Good morning. It is Monday, July 6, 2015. Back to work today.
Today’s word of the day, from Dictionary.com, is telegnosis. Telegnosis is a noun, meaning, “supernatural or occult knowledge; clairvoyance.”
Today is Fried Chicken Day. That doesn’t sound real great at 5:45 AM, but it might sound good later.
We had a nice visit with Rachel and Justin, yesterday, but Christi hasn’t been feeling well for the past couple of days. Something has gotten into her stomach that has her “under the weather,” and she woke up with some kind of catch in her right knee, yesterday morning, as well, so she’s definitely not 100% this morning. We still had a good time, though, yesterday, playing a card game called “Set,” before lunch arrived, ordered from Tony’s Pasta and Pizza. During and after lunch, we watched a movie on Netflix, chosen pretty much at random. The movie was a New Zealand horror film with a comedic flair, called Housebound. It actually turned out to be quite entertaining. I think it surprised us all.
After the movie, Christi went to take a nap, and Rachel and Justin headed home. I just watched some more TV for a bit, until Christi got up. That’s pretty much it for the day.
I’ve been sort of dreading work today. I’m concerned that we might get a double load of receiving today, since UPS did not take off on Friday. Whatever will be, will be, as they say. And “this, too, shall pass.”
For it is a statute for Israel, a rule of the God of Jacob.
He made it a decree in Joseph when he went out over the land of Egypt. I hear a language I had not known:
“I relieved your shoulder of the burden; your hands were freed from the basket.”
(From Prayer: Experiencing Awe and Intimacy with God)
“The Bible is all about God, and that is why the practice of prayer is so pervasive throughout its pages.” When we read the book of Genesis, we find that the patriarchs prayed with stunning familiarity and directness. Consider Abraham’s persistent prayer on behalf of Sodom and Gomorrah in Genesis 18. Consider Moses’s prayers in Exodus, as he “secured the liberation of Israel from Egypt.” Deuteronomy 4:7 says it well: “For what great nation is there that has a god so near to it as the LORD our God is to us, whenever we call upon him?”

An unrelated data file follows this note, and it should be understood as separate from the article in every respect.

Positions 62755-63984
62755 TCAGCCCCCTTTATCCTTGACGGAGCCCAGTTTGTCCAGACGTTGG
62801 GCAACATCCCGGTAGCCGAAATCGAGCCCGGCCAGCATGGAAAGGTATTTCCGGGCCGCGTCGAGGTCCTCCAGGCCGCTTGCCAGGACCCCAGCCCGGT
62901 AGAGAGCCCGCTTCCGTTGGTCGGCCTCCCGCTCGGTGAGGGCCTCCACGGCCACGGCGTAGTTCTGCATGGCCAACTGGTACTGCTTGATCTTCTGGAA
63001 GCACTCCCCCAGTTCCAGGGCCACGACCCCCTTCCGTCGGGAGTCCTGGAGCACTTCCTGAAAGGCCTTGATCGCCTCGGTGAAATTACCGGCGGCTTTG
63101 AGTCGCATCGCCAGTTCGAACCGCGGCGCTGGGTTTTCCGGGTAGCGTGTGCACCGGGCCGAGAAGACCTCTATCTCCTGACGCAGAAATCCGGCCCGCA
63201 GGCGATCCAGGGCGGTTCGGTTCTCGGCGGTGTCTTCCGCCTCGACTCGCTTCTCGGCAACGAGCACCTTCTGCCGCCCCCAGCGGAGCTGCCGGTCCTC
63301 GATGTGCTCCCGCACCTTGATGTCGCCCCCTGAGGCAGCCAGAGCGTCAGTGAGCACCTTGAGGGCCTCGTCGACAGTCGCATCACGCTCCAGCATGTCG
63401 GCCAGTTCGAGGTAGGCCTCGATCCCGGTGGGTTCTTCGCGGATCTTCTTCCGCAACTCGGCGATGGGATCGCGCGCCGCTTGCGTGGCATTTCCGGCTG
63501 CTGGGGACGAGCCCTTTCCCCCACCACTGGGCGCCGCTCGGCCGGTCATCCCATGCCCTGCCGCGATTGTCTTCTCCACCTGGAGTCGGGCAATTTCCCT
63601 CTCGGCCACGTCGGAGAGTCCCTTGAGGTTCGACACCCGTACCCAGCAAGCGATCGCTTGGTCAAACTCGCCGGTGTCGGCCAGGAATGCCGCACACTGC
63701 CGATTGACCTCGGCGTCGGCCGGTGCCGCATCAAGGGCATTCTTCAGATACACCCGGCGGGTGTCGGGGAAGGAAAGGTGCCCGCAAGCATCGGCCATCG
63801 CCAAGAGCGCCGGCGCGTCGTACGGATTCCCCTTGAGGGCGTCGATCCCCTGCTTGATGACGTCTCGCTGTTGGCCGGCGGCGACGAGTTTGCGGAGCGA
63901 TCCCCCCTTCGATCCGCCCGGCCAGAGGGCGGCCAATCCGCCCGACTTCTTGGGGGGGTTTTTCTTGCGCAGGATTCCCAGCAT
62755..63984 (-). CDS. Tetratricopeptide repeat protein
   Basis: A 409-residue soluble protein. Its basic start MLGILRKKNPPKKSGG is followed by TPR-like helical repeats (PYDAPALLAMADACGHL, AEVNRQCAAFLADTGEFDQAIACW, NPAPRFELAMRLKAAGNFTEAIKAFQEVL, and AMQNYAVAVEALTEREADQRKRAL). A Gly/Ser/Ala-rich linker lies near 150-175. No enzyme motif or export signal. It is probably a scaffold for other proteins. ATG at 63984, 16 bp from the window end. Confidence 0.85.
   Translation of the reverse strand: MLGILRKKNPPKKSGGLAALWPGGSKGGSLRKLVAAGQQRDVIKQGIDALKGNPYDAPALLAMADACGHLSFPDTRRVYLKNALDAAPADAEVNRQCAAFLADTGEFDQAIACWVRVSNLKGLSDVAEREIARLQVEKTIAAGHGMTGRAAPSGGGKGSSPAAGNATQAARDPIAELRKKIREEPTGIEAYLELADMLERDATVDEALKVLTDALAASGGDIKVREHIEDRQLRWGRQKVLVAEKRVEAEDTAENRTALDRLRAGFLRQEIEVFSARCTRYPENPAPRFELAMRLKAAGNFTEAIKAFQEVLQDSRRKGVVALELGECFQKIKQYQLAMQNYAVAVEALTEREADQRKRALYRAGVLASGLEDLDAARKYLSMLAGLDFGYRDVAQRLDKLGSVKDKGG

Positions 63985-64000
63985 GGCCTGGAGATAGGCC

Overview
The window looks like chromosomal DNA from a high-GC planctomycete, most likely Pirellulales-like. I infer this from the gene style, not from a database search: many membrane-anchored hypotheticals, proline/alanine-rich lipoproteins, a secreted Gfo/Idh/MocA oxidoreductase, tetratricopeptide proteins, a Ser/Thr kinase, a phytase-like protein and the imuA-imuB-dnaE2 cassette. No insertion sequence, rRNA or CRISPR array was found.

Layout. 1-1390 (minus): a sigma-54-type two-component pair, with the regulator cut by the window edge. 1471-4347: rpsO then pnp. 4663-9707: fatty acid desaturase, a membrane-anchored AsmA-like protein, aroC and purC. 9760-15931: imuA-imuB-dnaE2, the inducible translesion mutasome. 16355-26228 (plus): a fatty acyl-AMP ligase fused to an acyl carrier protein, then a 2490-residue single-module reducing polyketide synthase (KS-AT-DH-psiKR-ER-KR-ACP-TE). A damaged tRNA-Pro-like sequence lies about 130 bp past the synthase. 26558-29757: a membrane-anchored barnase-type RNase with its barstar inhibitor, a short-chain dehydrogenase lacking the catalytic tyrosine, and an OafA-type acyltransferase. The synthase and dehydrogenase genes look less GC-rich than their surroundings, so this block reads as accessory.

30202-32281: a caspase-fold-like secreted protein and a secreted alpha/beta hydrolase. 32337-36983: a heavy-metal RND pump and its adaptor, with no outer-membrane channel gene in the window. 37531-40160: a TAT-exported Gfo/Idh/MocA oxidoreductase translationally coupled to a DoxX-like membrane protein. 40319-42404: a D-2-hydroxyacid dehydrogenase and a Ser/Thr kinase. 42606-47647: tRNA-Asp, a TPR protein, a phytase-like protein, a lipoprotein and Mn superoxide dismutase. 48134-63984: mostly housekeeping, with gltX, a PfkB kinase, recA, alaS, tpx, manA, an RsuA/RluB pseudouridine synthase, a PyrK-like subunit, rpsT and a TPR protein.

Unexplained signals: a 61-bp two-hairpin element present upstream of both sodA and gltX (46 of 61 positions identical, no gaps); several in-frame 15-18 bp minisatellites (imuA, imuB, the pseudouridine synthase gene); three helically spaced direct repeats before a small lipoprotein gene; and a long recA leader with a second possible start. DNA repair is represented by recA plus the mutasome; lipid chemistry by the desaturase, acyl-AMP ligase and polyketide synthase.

When we fail to pray, we are not just breaking “some religious rule,” we are failing to “treat God as God.” I had not noticed this before, but in 1 Samuel 12:23, Samuel says to Israel, after they have demanded a king, “Moreover, as for me, far be it from me that I should sin against the LORD by ceasing to pray for you, and I will instruct you in the good and the right way.” Please note that Samuel says that he would be sinning against the LORD if he did not pray for Israel!
Many are familiar with the Psalms of David (along with a few others who composed them), 150 chapters in the middle of our Scriptures. Yes, they are songs, but most of them are also prayers. Solomon built the temple and “dedicated it with a magnificent prayer,” which can be found in 1 Kings 8 and 2 Chronicles 6. In fact, over and over, Solomon prayed that God would hear the prayers of the people. He even prayed that God would hear the prayers of foreigners who found their way to the temple. “Prayer is simply a recognition of the greatness of God.”